In recent years, Africa has made significant progress in terms of access to drinking water. This is due to large-scale programmes implemented in certain countries on the African continent. These are increasingly being implemented through public-private partnerships (PPPs), designed to facilitate the financing and development of drinking water facilities. On the occasion of World Water Day, Afrik 21 presents the most emblematic of these initiatives.
The Covid-19 health crisis reminded us of the importance of hand washing in Africa. Paradoxically, the fight against the coronavirus has accelerated access to drinking water in several regions of Africa, especially south of the Sahara. Despite these recent advances, the United Nations (UN) estimates that one in four Africans still lacks a safe source of drinking water. Furthermore, the international organisation points out in its Water Development Report (2019) that unequal access in Africa is ultimately a gender issue. Women and girls overwhelmingly bear the brunt of the burden of water collection, spending more than 30 minutes a day (on average) at the expense of their education.
While this picture may be pessimistic, it is worth noting that some major initiatives have been launched in certain countries of the continent to improve or secure access to drinking water. In Ivory Coast, for example, the government has been implementing the “Water for All” programme since 2019, which, according to the authorities, should lead to the population’s self-sufficiency in drinking water.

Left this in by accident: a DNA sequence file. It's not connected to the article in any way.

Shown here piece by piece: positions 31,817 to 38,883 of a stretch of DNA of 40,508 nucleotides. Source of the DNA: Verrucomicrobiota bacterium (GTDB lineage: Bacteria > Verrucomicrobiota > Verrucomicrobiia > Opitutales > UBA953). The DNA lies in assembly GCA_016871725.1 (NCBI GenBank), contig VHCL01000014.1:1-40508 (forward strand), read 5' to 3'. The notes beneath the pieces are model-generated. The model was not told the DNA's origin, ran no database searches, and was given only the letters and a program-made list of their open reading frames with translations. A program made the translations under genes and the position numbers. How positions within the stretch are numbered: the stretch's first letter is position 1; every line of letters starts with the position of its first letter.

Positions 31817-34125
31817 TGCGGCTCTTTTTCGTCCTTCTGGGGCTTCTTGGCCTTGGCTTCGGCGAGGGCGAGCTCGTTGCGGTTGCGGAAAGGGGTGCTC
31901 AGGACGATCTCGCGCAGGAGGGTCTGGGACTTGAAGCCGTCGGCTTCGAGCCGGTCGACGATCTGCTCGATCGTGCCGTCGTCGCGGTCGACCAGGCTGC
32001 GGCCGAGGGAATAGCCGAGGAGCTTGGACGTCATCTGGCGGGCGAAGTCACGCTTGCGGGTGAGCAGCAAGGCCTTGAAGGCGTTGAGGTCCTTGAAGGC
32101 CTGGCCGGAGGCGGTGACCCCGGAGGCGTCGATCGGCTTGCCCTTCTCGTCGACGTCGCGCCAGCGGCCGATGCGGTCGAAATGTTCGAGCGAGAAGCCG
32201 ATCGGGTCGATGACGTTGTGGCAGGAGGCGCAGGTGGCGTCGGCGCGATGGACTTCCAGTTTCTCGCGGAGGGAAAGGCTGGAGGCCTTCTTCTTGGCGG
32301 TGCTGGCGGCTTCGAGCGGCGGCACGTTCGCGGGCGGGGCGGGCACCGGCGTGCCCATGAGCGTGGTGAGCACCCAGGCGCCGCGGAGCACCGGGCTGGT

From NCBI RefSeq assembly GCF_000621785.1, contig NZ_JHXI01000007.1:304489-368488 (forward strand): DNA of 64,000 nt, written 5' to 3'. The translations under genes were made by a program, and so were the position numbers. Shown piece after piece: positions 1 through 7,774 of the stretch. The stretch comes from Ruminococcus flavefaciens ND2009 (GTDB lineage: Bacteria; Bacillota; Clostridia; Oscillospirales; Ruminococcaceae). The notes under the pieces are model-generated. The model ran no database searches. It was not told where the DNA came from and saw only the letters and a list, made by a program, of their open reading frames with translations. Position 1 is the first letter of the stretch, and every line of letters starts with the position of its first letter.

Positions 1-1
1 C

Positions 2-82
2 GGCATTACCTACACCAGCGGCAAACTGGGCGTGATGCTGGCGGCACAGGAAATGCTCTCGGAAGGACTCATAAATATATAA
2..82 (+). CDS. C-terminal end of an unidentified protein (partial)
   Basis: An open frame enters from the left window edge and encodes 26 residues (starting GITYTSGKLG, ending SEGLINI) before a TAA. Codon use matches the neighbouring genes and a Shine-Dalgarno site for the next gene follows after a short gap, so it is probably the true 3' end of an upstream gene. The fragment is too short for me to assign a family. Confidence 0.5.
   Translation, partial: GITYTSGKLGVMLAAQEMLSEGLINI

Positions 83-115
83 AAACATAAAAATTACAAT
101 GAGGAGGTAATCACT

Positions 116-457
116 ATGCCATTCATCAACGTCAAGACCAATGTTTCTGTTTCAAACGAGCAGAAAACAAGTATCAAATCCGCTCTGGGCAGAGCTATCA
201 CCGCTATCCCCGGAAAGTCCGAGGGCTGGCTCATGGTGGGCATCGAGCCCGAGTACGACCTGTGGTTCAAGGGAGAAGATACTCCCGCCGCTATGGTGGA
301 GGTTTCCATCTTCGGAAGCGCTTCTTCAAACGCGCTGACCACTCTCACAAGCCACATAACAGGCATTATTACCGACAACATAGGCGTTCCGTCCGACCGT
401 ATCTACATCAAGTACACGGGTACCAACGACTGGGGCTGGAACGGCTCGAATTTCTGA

An investment of over €2 billion
Under the “Water for All” programme, the Ivorian government will invest a total of 1,320 billion francs (more than 2 billion euros), equivalent to the gross domestic product (GDP) of Cape Verde (1.99 billion dollars in 2020). With these funds, the Ivorian government, through numerous private companies, is building new drinking water plants to supply the country’s major cities.
For the economic capital Abidjan, a plant under construction will tap the Aghien Lagoon, the largest freshwater reserve in Ivory Coast, to provide up to 150,000 m3 of drinking water per day. In Bouaké, a city with a population of over 1.5 million, the government has commissioned a 240,000 m3 drinking water plant from the Mé River. Part of the production will be distributed to other communes in the greater Abidjan area.
Drinking water supply in rural areas
With an investment of 4.5 billion CFA francs (almost 7 million euros), the Ivorian government has strengthened the supply of drinking water in Tiassalé, 123 km north of Abidjan, thanks to a new drinking water plant with a capacity of 12,000 m3 per day. The country’s rural areas have not been neglected either, as several drinking water supply projects are underway or have already been inaugurated. This is the case of a vast project that will allow the construction of 6 000 solar-powered boreholes in the 31 regions of this West African country.
In order to provide access to drinking water for all sections of the population, the Ivorian government has seriously reduced the cost of a domestic connection. Since January 1st, 2019, a subscription to the drinking water network or to a water supply system costs 10,000 CFA francs (less than 16 euros). Two years ago, the same service cost 160,000 CFA francs (244 euros). With the “Water for All” programme, the Ivorian government hopes to achieve universal access to clean water. To date, 83% of the Ivorian population has access to drinking water in urban areas, compared to 73% in rural areas.
Uganda’s water supply thanks to Lake Victoria